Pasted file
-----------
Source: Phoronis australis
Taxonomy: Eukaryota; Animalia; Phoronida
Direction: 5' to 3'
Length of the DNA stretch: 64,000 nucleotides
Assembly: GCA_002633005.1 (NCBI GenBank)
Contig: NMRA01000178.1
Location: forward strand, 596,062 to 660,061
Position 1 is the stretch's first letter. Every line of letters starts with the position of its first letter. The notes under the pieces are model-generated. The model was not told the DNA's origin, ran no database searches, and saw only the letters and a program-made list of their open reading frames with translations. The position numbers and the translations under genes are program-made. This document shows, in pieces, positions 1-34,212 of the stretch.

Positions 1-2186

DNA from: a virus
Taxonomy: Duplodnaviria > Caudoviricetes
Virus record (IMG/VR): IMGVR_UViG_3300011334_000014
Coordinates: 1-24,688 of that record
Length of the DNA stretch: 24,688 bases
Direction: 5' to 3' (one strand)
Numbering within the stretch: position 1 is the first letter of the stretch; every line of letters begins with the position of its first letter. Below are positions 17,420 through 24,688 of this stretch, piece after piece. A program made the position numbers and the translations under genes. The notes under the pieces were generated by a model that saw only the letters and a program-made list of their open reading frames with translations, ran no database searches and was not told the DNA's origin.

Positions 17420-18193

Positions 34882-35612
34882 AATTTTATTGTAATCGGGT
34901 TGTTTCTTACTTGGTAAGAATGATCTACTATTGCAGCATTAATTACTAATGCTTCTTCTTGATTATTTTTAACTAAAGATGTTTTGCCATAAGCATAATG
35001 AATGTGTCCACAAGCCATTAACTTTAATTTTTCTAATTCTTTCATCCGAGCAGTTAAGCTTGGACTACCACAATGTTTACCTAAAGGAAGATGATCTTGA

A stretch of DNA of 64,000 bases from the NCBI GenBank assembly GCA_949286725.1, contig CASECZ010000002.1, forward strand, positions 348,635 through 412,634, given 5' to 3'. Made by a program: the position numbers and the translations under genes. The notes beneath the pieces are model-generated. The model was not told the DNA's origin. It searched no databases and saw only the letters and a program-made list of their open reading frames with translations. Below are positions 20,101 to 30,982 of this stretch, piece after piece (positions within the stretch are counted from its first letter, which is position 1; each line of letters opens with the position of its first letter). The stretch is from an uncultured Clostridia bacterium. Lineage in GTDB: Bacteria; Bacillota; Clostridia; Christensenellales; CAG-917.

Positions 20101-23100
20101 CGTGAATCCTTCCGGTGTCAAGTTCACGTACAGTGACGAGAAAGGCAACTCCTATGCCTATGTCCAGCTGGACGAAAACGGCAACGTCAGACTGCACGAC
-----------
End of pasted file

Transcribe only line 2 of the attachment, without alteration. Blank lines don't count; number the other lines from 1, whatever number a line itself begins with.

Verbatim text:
Taxonomy: Eukaryota; Animalia; Phoronida